“Far more thought should be given to actual versus perceived gain in replacing an older technology with the latest innovation”. This statement is going on my shop wall. The immediate image that came to my mind was of a broom and a leaf blower. First I think of the noise pollution and then the energy used and I shake my head.
    The next day I was working on a project involving a lot of 2×2’s. I would have normally used my router to round over the edges, instead I got down my plane and did a nice chamfer, listening to the blade and the wood and the birds at the feeder. My neighbor’s morning also proceeded quietly.
    About once a month I watch Harry roll his wheelbarrow boat down to the water. Its like a therapeutic visit to the East Coast watching that video ;and not an ugly boat in sight. Thank you Harry Bryan.
    Martin Herbert

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    Paul Gill says:

    I have long wondered why economists find it so hard to step back and look at the big picture. Their forecasts never take into account the fact that resources are limited. This may have not been obvious as late as the 19th century, when new lands were still being opened up to settlement, but there is ample and stark evidence now that our natural resources are being depleted and the ecosystem is under tremendous strain. If we had even one Krugman-like economist/journalist publicly espousing Harry’s environmental ethos, we might have grounds for hope that we can establish a sane economic model. Sadly, none of our politicians or economists have the necessary vision or courage to promote such a radical change in our way of life.

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    Peter Brackenbury says:

    I did a lot of shingling last summer and spent a lot of time looking at pneumatic devices to speed it up. I got tired in the end and my brother and I spent a rewarding 9 hr. day nailing cedar on my front porch. A nailer would have made this a one person job (I wouldn’t have been able to afford 2 nailers!) and instead I got the job done and had wonderful conversations about wooden boats with my brother. The hammers were money well spent and the job was time well spent! Keep writing Harry, especially about human-powered machinery. I want to see that Bandsaw!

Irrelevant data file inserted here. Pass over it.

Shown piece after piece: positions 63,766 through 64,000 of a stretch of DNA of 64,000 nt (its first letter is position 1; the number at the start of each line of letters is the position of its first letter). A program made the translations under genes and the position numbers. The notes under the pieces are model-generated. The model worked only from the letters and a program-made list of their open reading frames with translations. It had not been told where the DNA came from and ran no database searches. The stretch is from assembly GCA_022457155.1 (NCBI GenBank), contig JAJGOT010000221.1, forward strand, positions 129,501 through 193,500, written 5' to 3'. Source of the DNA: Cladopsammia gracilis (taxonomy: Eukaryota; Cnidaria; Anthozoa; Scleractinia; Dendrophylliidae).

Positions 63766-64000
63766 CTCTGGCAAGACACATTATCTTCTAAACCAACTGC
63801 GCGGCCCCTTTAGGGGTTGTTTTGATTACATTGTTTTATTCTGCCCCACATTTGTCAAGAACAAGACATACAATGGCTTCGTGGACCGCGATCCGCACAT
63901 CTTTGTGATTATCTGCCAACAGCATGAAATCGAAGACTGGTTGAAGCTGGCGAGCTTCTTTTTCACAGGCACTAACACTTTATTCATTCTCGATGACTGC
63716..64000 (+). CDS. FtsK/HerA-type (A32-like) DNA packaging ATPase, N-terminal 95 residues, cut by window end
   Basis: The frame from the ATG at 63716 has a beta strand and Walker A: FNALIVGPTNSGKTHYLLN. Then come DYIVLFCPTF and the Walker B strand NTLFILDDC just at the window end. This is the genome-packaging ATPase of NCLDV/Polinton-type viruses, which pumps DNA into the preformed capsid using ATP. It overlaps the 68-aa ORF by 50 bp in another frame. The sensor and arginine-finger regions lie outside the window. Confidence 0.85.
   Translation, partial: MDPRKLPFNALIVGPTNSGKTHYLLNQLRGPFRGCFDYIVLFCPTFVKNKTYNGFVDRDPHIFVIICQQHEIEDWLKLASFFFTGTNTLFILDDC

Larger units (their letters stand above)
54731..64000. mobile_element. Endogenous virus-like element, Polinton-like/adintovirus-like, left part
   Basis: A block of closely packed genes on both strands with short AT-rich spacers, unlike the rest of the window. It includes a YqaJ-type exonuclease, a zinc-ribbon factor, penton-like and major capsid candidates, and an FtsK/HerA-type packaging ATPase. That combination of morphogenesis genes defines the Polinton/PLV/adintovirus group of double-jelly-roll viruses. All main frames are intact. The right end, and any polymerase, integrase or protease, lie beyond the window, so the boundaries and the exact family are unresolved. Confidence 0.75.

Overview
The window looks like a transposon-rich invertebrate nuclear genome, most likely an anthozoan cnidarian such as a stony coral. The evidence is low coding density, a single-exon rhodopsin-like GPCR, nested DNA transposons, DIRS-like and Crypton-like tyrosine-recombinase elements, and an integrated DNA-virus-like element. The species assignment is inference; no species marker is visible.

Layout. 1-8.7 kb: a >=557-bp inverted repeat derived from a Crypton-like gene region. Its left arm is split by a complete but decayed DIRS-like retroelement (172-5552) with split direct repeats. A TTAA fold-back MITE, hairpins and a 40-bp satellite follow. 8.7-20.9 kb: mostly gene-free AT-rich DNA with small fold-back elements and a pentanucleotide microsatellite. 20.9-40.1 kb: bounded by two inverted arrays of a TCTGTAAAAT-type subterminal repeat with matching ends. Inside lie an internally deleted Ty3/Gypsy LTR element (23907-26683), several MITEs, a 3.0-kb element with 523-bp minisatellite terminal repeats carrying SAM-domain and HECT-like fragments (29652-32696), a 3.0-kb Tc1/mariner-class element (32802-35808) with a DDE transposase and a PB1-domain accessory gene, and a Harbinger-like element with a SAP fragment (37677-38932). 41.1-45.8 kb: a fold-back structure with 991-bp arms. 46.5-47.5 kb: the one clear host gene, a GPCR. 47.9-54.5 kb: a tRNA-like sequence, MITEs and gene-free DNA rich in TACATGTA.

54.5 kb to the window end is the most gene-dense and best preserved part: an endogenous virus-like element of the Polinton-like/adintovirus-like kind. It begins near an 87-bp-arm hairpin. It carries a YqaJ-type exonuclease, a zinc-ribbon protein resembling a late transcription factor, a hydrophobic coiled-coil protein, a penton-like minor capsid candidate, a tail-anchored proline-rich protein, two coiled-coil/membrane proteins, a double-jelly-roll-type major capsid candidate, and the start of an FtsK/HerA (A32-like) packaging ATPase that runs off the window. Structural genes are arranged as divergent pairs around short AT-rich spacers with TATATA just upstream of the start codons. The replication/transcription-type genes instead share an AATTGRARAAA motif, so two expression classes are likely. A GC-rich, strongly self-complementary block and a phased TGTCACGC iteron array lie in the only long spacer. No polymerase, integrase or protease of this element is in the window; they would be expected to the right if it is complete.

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    Charles Barclay says:

    One of the first rulex of management accounting is “all costing decisions are arbitrary.”

    Harry’s same logic can be applied to spraying a hull vs. roll and tipping. More expensive thinner, and cleaning of the equipment; watching 40% of the product become a volatile airborne compound…PPE needed for the user, containment, etc.

    Thanks Harry, this should make us look again at intermediate technology when we make our own costing decisions.

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    Kip Otteson says:

    Wow. What an article. This really resonates with me. Thanks again, Harry Bryan for making my day with your sage advice.

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    Suhitha Edirisinghe says:

    I agree with everything here. As a software developer with a math/econ background, I always point out these very things to people in regards to technology. An economist looks at technology as a something that will produce a product of greater economic value for a given input of resources. More value means better quality, lower cost, lower environmental costs (externalities) etc. But producing the same product slightly faster, with different and potentially higher capital costs, doesn’t really qualify. A nail is still a nail, whether it’s hammered or driven with a nail gun. It doesn’t really help you scale out production, so the capital costs aren’t necessarily worth it. Boatyards that churn out fiberglass hulls would qualify in this sense, since it allows for greater scaling and faster production, but wood is wood, no getting around that.
    Come to think of it, a real piece of technology that could change everything is something like a 3D printer. Hmm, maybe for the next boat project lol
    Love your posts and videos Harry. Keep em comin!